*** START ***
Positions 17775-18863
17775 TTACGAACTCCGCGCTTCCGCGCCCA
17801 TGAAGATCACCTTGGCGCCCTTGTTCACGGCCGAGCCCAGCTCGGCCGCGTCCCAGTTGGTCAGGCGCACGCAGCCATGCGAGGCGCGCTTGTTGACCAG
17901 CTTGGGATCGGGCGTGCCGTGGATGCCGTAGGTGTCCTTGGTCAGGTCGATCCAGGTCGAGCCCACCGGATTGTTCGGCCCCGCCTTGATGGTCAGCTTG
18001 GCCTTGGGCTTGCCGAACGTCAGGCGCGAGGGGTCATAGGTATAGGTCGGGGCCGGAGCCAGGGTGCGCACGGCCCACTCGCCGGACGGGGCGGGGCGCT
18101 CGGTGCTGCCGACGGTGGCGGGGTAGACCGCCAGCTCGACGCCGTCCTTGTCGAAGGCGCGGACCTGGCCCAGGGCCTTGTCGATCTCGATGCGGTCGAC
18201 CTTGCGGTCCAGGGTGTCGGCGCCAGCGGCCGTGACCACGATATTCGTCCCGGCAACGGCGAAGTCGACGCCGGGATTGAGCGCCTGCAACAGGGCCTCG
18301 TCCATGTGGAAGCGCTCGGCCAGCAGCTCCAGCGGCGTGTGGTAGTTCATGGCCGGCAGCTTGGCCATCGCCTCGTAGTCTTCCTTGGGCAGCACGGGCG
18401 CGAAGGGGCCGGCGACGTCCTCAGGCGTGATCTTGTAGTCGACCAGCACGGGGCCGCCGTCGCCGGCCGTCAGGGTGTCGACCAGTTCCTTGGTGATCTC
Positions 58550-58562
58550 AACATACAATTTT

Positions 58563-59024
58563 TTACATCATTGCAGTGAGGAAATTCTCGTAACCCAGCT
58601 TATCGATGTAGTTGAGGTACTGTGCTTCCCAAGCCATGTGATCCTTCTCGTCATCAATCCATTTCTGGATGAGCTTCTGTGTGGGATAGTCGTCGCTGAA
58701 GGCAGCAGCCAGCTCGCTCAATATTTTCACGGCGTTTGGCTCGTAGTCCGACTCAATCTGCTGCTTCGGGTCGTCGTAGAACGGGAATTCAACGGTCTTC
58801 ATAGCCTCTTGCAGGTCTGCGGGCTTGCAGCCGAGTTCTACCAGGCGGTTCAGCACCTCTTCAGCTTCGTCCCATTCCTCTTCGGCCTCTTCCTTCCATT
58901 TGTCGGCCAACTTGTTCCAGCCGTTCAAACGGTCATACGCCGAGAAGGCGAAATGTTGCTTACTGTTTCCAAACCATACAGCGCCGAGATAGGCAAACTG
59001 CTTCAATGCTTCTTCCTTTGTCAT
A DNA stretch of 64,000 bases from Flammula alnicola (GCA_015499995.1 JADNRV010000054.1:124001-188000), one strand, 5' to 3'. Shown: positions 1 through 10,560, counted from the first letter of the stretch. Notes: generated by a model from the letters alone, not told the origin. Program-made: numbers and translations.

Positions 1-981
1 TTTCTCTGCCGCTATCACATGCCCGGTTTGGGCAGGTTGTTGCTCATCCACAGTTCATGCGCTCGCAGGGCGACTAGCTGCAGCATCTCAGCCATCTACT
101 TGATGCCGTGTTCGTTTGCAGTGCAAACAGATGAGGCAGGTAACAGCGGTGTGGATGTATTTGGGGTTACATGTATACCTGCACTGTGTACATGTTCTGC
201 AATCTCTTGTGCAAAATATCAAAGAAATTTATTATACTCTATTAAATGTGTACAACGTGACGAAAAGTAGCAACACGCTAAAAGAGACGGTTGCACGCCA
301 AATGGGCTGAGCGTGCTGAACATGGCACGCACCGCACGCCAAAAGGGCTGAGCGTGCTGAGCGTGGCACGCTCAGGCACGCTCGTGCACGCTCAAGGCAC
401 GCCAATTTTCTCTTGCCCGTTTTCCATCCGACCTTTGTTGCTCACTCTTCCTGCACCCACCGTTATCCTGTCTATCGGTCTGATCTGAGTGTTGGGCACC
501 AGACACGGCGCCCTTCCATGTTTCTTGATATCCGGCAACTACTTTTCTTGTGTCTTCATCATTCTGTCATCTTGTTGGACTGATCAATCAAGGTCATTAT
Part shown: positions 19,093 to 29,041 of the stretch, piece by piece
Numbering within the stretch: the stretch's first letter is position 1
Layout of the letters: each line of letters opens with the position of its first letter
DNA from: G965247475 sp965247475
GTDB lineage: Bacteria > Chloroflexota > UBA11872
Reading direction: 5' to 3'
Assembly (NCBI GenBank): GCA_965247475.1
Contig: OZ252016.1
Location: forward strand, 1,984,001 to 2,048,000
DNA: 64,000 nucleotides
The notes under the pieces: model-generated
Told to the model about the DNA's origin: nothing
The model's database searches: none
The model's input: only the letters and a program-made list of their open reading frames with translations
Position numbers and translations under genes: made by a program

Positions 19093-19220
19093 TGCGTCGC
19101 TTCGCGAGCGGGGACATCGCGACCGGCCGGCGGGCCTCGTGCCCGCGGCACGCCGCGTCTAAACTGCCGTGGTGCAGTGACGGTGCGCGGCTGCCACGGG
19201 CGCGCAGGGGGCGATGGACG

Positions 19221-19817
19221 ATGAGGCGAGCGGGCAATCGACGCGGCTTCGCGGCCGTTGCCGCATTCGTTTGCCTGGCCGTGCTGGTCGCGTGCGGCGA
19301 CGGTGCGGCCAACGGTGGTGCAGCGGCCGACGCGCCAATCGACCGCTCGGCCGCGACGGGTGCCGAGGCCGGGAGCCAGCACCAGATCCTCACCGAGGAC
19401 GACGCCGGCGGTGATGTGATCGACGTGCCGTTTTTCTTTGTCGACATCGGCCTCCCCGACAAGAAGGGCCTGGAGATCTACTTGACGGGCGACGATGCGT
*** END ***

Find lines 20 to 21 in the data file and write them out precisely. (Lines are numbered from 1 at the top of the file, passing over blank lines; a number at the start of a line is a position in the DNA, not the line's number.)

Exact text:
Positions 1-981
1 TTTCTCTGCCGCTATCACATGCCCGGTTTGGGCAGGTTGTTGCTCATCCACAGTTCATGCGCTCGCAGGGCGACTAGCTGCAGCATCTCAGCCATCTACT